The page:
"And for all of those that say, if you look at the last thirty years, we have lost power to Brussels, actually it isn't true. In the last, certainly in the last eight years, as we, the Labour government, have been more involved in Europe, so we have become more powerful and more prosperous, better able, literally to implement a patriotic case for the European Union."
BBC Today Programme, 9 February 2005
According to the Sunday Times business section the government is struggling to convince our masters in Brussels, the EU commission, that it has not provided billions of pounds in illegal state aid to BT.
The report says that the commission last week published a letter, sent to foreign secretary Jack Straw, that sets out the grounds for an ongoing investigation into the government's allegedly favourable treatment of BT. It is claimed that BT pays only a fraction of the business rates it ought to pay on its telecoms network. Some estimates put the saving at more than £1 billion a year.
Neelie "Board Lady" Kroes, the EU's competition commissioner, is cited as having rejected Britain’s justification for its assessment of BT's rateable value. We are told she has asked for more detailed information to enable the commission to calculate the precise amount of aid received by BT and by Kingston Communications, which operates the telephone system in Hull.
The Sunday Times points out that this dispute is a potential embarrassment for the government – something of an understatement. It embraces the Department of Trade and Industry, the Inland Revenue's Valuation Office Agency (VOA), and the Office of the Deputy Prime Minister (ODPM), among others.
The complaints stem from the rateable value of BT's network assets, set at £493m after a long battle between the company and the VOA in the late 1990s. Rivals complain they are assessed for rates on a much less favourable basis.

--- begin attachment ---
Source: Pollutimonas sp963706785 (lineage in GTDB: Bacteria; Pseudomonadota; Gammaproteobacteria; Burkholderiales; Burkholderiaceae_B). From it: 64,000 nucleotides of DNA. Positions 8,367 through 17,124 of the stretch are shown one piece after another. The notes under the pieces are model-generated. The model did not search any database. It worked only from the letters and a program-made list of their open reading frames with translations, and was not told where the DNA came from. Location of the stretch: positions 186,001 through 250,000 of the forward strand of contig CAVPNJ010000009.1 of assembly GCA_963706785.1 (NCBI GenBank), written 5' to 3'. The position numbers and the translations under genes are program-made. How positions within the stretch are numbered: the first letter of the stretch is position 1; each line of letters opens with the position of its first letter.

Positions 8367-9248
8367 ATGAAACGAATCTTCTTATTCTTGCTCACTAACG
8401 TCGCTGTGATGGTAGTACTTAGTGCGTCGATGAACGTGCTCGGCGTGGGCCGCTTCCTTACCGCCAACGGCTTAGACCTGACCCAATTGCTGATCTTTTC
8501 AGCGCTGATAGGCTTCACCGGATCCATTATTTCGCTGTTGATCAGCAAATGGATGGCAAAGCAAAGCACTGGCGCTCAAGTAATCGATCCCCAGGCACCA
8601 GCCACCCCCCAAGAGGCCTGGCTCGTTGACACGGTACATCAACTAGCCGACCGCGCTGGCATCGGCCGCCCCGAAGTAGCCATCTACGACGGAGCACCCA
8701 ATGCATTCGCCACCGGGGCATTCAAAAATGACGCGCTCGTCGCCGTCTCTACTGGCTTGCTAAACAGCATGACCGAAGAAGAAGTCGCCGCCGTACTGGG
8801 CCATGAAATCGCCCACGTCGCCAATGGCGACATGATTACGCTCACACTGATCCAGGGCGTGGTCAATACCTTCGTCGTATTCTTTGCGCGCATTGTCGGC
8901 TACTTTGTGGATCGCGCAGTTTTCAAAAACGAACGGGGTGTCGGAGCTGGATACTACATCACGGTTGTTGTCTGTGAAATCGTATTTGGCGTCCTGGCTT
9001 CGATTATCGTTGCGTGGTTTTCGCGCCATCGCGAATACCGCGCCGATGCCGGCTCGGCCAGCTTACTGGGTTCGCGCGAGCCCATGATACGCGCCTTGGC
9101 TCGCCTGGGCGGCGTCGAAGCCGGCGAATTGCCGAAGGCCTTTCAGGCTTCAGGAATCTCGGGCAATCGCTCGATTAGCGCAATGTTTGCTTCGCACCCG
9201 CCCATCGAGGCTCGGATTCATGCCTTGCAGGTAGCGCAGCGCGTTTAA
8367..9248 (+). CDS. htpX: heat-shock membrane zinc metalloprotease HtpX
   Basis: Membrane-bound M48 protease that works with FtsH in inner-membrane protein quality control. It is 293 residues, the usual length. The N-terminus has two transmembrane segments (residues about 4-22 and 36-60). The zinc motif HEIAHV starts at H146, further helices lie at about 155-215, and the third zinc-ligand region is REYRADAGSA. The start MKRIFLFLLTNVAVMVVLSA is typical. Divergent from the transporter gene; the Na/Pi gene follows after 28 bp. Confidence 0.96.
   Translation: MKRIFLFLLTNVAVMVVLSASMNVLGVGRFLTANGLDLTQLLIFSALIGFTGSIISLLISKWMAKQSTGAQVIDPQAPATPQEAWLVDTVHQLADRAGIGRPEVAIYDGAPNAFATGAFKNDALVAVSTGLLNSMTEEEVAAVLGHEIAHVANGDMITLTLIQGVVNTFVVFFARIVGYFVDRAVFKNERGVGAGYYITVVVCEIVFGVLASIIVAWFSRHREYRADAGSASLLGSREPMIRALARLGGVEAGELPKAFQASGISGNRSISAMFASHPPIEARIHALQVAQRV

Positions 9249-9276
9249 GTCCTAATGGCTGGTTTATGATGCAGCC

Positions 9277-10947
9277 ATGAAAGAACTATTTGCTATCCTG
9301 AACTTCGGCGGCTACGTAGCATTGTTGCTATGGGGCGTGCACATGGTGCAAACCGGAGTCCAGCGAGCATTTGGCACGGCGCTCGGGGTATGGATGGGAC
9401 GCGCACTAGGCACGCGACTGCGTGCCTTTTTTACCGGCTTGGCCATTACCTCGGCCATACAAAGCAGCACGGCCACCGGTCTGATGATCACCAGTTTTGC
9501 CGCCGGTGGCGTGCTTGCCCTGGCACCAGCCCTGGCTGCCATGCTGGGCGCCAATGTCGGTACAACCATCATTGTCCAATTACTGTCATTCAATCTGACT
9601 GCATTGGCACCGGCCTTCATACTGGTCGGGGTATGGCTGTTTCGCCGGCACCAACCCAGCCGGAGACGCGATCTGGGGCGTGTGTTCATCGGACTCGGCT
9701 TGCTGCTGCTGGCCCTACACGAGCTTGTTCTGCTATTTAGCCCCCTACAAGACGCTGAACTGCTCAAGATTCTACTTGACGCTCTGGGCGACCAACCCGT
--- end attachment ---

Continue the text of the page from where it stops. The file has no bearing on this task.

Vtesse Networks, the small company that has brought the complaint, pays rates equal to 7-10 percent of its turnover. According to the commission, BT's rates bill has been as little as 2 percent of its turnover.
The British authorities have sought to justify BT's treatment by reference to its size, the integrity of its network and its universal service obligations. The commission rejected all these. Kroes is quoted as saying: "This statement appears incompatible with the commission’s position in previous fiscal aid cases stipulating that nothing justified preferential treatment in favour of large companies."
BT said allegations of state aid were groundless because it had received no benefits from the government. "BT is confident that the UK government will demonstrate the fairness of the UK rating system."
Aidan Paul, chief executive of Vtesse, said the rateable value of each of BT's 28m local lines was about £9 - compared with about £100 for any lines "unbundled" and taken over by its competitors. "There could have been a £12 billion under-payment since 1995," he said.
If this case goes the full course, the government could find itself being forced to charge BT that extra £12 billion – or whatever sum the commission decides upon - wrecking any further plans for developing the telecommunications business, and imposing significant costs on consumers – who will have to pay the bill.
Yet again, it is good to see how much more powerful we have become since the Labour government became more involved in Europe.